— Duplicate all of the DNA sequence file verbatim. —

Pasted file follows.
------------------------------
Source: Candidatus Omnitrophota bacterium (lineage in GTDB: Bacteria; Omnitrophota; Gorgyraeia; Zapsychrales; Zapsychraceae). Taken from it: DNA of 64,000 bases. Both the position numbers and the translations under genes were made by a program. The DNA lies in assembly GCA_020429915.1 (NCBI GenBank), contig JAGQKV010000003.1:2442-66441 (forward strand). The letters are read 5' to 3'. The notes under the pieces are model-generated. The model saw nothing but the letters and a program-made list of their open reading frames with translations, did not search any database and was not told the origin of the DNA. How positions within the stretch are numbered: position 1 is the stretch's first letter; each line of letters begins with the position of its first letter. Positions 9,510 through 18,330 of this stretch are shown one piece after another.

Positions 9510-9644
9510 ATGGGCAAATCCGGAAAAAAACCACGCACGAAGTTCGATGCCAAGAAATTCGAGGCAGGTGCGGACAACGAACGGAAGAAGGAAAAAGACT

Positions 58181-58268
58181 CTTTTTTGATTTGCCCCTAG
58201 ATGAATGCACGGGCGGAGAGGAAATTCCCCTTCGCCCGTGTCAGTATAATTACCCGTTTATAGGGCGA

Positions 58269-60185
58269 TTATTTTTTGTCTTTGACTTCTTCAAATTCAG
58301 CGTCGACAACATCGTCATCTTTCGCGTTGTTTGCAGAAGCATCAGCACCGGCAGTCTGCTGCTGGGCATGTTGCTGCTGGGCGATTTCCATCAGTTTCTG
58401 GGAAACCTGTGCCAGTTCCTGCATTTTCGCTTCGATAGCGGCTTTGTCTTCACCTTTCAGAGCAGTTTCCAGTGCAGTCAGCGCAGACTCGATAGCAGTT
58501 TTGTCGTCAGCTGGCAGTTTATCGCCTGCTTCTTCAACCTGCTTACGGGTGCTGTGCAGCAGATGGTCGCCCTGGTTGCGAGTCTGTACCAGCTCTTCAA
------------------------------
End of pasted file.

Source: Candidatus Omnitrophota bacterium (lineage in GTDB: Bacteria; Omnitrophota; Gorgyraeia; Zapsychrales; Zapsychraceae). Taken from it: DNA of 64,000 bases. Both the position numbers and the translations under genes were made by a program. The DNA lies in assembly GCA_020429915.1 (NCBI GenBank), contig JAGQKV010000003.1:2442-66441 (forward strand). The letters are read 5' to 3'. The notes under the pieces are model-generated. The model saw nothing but the letters and a program-made list of their open reading frames with translations, did not search any database and was not told the origin of the DNA. How positions within the stretch are numbered: position 1 is the stretch's first letter; each line of letters begins with the position of its first letter. Positions 9,510 through 18,330 of this stretch are shown one piece after another.

Positions 9510-9644
9510 ATGGGCAAATCCGGAAAAAAACCACGCACGAAGTTCGATGCCAAGAAATTCGAGGCAGGTGCGGACAACGAACGGAAGAAGGAAAAAGACT

Positions 58181-58268
58181 CTTTTTTGATTTGCCCCTAG
58201 ATGAATGCACGGGCGGAGAGGAAATTCCCCTTCGCCCGTGTCAGTATAATTACCCGTTTATAGGGCGA

Positions 58269-60185
58269 TTATTTTTTGTCTTTGACTTCTTCAAATTCAG
58301 CGTCGACAACATCGTCATCTTTCGCGTTGTTTGCAGAAGCATCAGCACCGGCAGTCTGCTGCTGGGCATGTTGCTGCTGGGCGATTTCCATCAGTTTCTG
58401 GGAAACCTGTGCCAGTTCCTGCATTTTCGCTTCGATAGCGGCTTTGTCTTCACCTTTCAGAGCAGTTTCCAGTGCAGTCAGCGCAGACTCGATAGCAGTT
58501 TTGTCGTCAGCTGGCAGTTTATCGCCTGCTTCTTCAACCTGCTTACGGGTGCTGTGCAGCAGATGGTCGCCCTGGTTGCGAGTCTGTACCAGCTCTTCAA